object file references all stuff through names, not addresses. For example if you have "mov [var123], 100", object file doesn't generate any address. In object file you only have information that this instruction refers to symbol named "var123". This symbol can lie in same object file, or in another object file. During linking, all objects are pasted together, and address in this instruction is overwritten by actual address (RVA actually) of symbol "var123".

Also every object can have various sections, usually data and code. When linking, all data sections are merged into one big data section, and all code sections are merged into one big code sections. This is still one of problems of FASMers who use direct compilation to .EXE, but want to divide source into modules: they have to wrap data definitions in macros like "idata", to have them all collected in one place.
Post 12 Dec 2008, 00:35
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asmcoder



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asmcoder
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Last edited by asmcoder on 14 Aug 2009, 14:54; edited 1 time in total
Post 12 Dec 2008, 11:17
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dosin



Joined: 24 Aug 2007
Posts: 337
dosin
Quote:
why bother with it?


I would think this would answer it:
Quote:
Everyone could then edit it to fit system library


This can run into problems... end up with multible versions - run into compatibility problems ... ect..


Quote:
Edit imports, header, and perhaps minor code

The user can still do this? but create there own funtions.. Then the OS Devel.. has the options to add to the lib or leave it out.. if not the os devel has no control over what is added or removed...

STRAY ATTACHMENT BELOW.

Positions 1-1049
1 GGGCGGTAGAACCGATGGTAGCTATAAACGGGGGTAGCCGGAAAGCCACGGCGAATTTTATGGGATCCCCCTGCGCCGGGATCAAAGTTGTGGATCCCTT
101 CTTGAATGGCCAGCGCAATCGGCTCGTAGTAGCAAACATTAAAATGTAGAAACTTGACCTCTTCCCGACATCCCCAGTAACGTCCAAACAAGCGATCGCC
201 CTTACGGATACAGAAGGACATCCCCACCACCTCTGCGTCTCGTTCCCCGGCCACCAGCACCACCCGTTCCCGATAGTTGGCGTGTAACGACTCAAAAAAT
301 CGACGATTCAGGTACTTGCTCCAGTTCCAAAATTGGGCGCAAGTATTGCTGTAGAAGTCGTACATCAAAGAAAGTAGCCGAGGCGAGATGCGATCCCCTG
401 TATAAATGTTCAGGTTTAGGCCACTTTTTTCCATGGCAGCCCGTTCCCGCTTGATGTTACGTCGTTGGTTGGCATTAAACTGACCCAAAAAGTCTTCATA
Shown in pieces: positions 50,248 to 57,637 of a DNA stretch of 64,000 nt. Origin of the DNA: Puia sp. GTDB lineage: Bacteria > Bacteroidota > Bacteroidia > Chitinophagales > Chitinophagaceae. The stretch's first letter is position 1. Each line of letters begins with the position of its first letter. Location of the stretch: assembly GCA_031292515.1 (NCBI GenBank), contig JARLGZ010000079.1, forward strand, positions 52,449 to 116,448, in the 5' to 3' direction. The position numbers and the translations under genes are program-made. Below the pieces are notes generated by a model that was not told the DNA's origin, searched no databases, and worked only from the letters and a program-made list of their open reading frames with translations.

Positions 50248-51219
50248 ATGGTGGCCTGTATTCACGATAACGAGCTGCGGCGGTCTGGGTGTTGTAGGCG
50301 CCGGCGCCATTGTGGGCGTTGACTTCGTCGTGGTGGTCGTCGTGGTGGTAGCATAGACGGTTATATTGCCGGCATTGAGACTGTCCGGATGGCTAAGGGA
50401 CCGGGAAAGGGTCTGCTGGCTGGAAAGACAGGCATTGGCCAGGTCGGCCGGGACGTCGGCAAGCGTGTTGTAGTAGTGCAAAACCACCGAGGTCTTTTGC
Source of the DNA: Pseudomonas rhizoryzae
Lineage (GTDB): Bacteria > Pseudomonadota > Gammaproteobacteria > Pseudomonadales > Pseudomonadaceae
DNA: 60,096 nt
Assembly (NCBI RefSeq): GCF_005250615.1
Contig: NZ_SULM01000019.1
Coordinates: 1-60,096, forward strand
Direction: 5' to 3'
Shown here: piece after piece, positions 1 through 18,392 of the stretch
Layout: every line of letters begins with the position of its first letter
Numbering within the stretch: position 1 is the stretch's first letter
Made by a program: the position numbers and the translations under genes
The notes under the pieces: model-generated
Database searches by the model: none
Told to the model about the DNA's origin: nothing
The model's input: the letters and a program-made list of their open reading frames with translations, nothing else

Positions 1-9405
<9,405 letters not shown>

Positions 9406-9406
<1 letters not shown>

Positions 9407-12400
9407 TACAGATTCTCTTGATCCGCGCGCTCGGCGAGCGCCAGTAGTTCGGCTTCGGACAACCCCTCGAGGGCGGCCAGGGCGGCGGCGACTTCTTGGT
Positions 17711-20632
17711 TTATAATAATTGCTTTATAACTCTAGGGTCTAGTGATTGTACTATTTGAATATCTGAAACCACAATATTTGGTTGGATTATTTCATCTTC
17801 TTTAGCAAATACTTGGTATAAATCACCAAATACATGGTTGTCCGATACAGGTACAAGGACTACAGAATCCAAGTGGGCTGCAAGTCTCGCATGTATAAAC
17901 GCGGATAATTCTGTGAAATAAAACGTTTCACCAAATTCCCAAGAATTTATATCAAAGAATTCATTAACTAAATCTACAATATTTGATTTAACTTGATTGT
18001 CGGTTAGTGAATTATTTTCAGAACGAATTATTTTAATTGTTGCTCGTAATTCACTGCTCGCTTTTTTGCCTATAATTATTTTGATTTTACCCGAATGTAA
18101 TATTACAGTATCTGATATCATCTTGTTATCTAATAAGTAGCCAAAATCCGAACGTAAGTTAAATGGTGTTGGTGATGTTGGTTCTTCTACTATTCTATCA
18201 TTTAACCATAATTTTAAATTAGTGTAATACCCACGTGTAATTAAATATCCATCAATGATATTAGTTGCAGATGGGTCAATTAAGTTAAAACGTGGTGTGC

even in C you can create your own printf if you dont want to use the one provided..
Post 12 Dec 2008, 12:36
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vid
Verbosity in development


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vid
Quote:
i understand the idea, but... why bother with it?

1. You don't need to always recompile every entire code for executable, just the changed part. This saves considerable amount of time on useless recompilation.
2. You can distribute static libraries (eg. not dynamic, in separate file, like DLLs) without giving away their code, and/or without need for people to study and always recompile their code.
3. It offers good and time-tested platform for breaking code into multiple more/less independent modules, unlike using FASM to compile directly to executable.
4. It allows you to mix code from various languages into same executable. Priceless if you want to use library written in other language than the one you are using.

Quote:
wouldnt be simplier to just write source code in fasm with proper headers (format pe/format elf)? Everyone could then edit it to fit system library. Edit imports, header, and perhaps minor code.

In that case, "editing" would be a stupid way to do it, more sane would be way used by FASM for example. But anyway, that only solves one point - OS portability (original topic of this thread), which object files aren't even supposed to solve. Main reason for using object files is what i have written up.
Post 12 Dec 2008, 13:53
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Imagist



Joined: 13 Jun 2004
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Imagist
Vid, what would you suggest as the best way to write cross-platform FASM?

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Post 16 Dec 2008, 21:28
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baldr



Joined: 19 Mar 2008
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baldr
Imagist,

Define "platform".

Common ground for every x86-32/64 linker in existence? Wink
Post 16 Dec 2008, 22:48
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vid
Verbosity in development


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Posts: 7105
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vid
Quote:
Vid, what would you suggest as the best way to write cross-platform FASM?

Depens... but generaly speaking, it would be:

- Platform-specific "bottom" layer to wrap system functions to interface common for all platforms
- Platform-specific top-level file (the one you compile, with "format" definitions etc)
- Rest can be portable, included from all top-level files. This code can only call OS through the wrapper functions.

This is a way that FASM itself uses too, btw
Post 17 Dec 2008, 02:16